We first asked whether applying the PSI-Coffee homology extension algorithm on our reference dataset of TMPs could lead to some improvement over existing alignment methods. We did so using the NR database for homology extension. Results (Table 1) show that TM-Coffee outperforms the other methods, most notably when considering entire columns (TC comparison). When doing so, we find an improvement of nearly 10% over PRALINE™. Owing to the small dataset size (eight families), the observed differences are not highly statistically significant, although the differences between PSI-Coffee and the other methods are consistently more marked than the differences between the other methods (Table 2). This increased accuracy comes, however, at a significant computational cost. One may therefore argue that the over-head for turning single sequences into profiles is so significant that it is not worth using this approach for large-scale analysis. In order to address this problem we asked whether one could achieve a similar level of accuracy while doing the homology extension on smaller databases.

Table 1 Comparison between the PSI-Coffee and other multiple sequence alignment methods on each BAliBASE2-ref7 family
Table 2 Statistical significance test of the performance between two methods

When using PSI-Coffee, profiles are built by performing BLAST search for each sequence against NR. This procedure defines the database as a key ingredient of homology extension. It is therefore an interesting question to ask how this parameter may affect the overall accuracy of the procedure. We did so by providing PSI-Coffee with databases of various redundancy levels (UniRefXX), all built upon UniProt, and then realigning the reference datasets. Results (Table 3 and 4, detailed performance per family in Additional file 2) show that the difference in accuracy is very small when comparing to NR. Overall, the accuracy level of PSI-Coffee remains high regardless of the redundancy level. In practice, however, using a UniRef50 means using a database with 50% redundancy and approximately 3.5 times smaller than the full database. As one would expect the CPU requirements of the extension process decrease accordingly and the time required by the alignment goes down to 26,442 as compared with the 72,199 seconds required when using the full database (2.7 times faster).

Table 3 Performance comparison of different database sizes for the BAliBASE2-ref7
Table 4 Statistical significance test of the performance in different databases

Even so, the CPU requirements can be considered excessive when compared with the time needed by the default T-Coffee (that does not need to do any extension), we therefore decided to take advantage of the observation that when doing homology extension with TMPs, one spends a lot of CPU time searching databases mostly made of unlikely TMPs homologues. Indeed, 80% of the proteins in UniRef are non TMPs. We therefore asked if a simple database, built by filtering UniRef on keywords could be used instead of the full DB. This database, named UniRefXX-TM is significantly more compact than its source. UniRef50-TM contains about 100 times fewer sequences than the full UniProt. Results obtained on this database show that using such a reduced protein set for the extension does not result in any trade-off between accuracy and efficiency. The level accuracy is comparable and even superior to that achieved with the default PSI-Coffee while the CPU time requirements are dramatically decreased by a factor 10. We named TM-Coffee the flavour of PSI-Coffee running homology extension against UniRef50-TM. Table 5 shows that TM-Coffee remains relatively slower than non-homology extension based methods but dramatically faster than PROMALS, a well-known aligner using homology extension.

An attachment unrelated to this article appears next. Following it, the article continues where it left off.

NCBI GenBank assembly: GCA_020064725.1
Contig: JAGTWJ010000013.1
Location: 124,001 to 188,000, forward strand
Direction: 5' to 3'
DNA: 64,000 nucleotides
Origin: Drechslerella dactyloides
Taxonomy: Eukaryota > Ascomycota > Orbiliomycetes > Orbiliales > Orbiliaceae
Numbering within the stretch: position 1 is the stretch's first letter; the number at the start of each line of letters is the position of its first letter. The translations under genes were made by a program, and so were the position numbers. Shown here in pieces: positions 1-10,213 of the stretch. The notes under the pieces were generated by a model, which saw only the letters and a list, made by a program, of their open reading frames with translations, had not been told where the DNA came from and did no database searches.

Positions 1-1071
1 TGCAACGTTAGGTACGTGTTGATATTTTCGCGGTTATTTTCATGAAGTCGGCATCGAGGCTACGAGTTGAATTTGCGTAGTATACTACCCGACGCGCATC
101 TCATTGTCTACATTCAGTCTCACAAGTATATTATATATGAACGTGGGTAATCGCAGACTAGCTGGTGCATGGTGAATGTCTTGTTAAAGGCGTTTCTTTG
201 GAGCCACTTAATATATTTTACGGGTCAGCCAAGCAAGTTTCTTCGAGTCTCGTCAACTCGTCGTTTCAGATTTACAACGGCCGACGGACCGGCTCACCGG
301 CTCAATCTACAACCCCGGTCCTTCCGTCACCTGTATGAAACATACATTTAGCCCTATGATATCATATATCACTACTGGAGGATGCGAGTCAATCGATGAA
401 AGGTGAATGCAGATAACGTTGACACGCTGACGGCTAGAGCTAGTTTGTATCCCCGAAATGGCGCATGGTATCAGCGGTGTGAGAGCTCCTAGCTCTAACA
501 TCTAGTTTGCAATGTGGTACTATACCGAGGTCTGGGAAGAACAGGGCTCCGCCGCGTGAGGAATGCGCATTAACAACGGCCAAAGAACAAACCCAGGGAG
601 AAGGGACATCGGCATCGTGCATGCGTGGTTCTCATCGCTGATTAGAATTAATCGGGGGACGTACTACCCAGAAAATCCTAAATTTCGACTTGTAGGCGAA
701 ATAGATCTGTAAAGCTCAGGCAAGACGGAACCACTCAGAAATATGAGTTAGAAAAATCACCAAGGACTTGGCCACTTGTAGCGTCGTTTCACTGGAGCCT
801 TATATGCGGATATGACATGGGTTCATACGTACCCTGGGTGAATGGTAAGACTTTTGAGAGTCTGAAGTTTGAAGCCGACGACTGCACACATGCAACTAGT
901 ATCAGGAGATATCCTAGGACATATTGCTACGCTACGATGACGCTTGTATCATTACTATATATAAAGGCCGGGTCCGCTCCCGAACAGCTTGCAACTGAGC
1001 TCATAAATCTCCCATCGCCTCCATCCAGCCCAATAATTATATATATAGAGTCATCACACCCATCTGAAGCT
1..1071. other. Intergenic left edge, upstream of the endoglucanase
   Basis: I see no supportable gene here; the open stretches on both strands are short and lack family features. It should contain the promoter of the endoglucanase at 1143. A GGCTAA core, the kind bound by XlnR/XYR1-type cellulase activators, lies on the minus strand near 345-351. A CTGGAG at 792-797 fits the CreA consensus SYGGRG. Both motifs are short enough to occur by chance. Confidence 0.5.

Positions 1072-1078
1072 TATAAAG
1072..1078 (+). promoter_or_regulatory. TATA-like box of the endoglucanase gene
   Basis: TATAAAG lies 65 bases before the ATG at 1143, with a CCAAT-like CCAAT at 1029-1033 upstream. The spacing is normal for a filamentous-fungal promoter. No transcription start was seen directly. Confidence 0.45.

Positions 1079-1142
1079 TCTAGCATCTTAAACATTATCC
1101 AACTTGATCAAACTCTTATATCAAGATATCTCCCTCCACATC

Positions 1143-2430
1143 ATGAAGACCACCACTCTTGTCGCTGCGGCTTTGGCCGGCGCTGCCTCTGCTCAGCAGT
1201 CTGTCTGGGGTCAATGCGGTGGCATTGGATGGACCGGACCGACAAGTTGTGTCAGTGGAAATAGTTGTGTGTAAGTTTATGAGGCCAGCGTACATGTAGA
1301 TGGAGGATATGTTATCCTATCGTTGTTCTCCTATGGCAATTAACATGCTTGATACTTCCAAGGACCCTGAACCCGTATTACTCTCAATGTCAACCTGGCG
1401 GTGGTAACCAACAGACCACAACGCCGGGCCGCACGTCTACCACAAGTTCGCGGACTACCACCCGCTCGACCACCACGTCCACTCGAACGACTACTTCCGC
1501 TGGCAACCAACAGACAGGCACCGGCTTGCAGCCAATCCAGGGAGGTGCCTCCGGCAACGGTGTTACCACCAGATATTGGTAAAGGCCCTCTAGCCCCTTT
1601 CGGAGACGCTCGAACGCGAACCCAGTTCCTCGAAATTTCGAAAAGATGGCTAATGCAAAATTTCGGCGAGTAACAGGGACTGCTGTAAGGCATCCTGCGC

Table 5 Comparison of running time

We finally asked whether one can alter the effect of homology extension by filtering the BLAST output based on e-value and removing distantly related sequences (i.e. remote homologues) that are likely to be inaccurately or only partially aligned. Results are shown in Figure 2. As one can see, no benefit is gained from filtering the BLAST output and the overall accuracy tends to increase when more hits are included. The slight drop on the curve is not statistically significant and can be attributed to a single misaligned sequence. Overall this result indicates that using the default BLAST parameters (NONE in Figure 2) leads to profiles where low quality hits only have a negligible impact on the overall alignment accuracy, probably because remote homologues tend to be filtered out through their low coverage.

Figure 2
figure 2

Line chart of the average TC respect to different e -value thresholds on UniRef50-TM database. The number of homologues is counted by summing all homologues found in eight families and plotted in log10 scale. The standard error of TC score cross eight families is the range of dash line. SP is skipped due to minor change respect to different e-value thresholds.

Discussion and conclusions

In this work we show that homology extension can be used to significantly increase the accuracy of transmembrane protein multiple sequence alignments. When considering entire columns (the most stringent measure of multiple alignment accuracy), our results suggest that PSI-Coffee is about 10% more accurate than MSAProbs, the next best method. This improvement comes, however, at a cost and we show that the default PSI-Coffee requires about 30 times more CPU time than simpler methods. We therefore explored the possibility of using more compact non-redundant databases and found that when using a database trimmed to 50% redundancy and containing only sequences annotated as TMPs, we could achieve the same level of accuracy as PSI-Coffee while only requiring a tenth of the CPU time. This new protocol is named TM-Coffee.

Regardless of the improvement reported here in terms of CPU, TM-Coffee remains a relatively slow method. One may argue whether the increased computation cost is worth the improvement reported here. There is no simple answer to this question. For instance, if we consider Kalign and TM-Coffee, the difference in CPU requirement is about a thousand fold. The difference in accuracy at the column level, however, is about 28%. These are major differences, bound to dramatically affect any modelling based on an MSA. Of course, one may argue that the column score can be affected by a single misaligned sequence and is therefore an amplification of reality. This is probably true for some applications of MSAs, yet many circumstances exist like homology or phylogenetic modelling where the misalignment of a single sequence can have a major impact on the conclusion drawn upon the analysis of a dataset.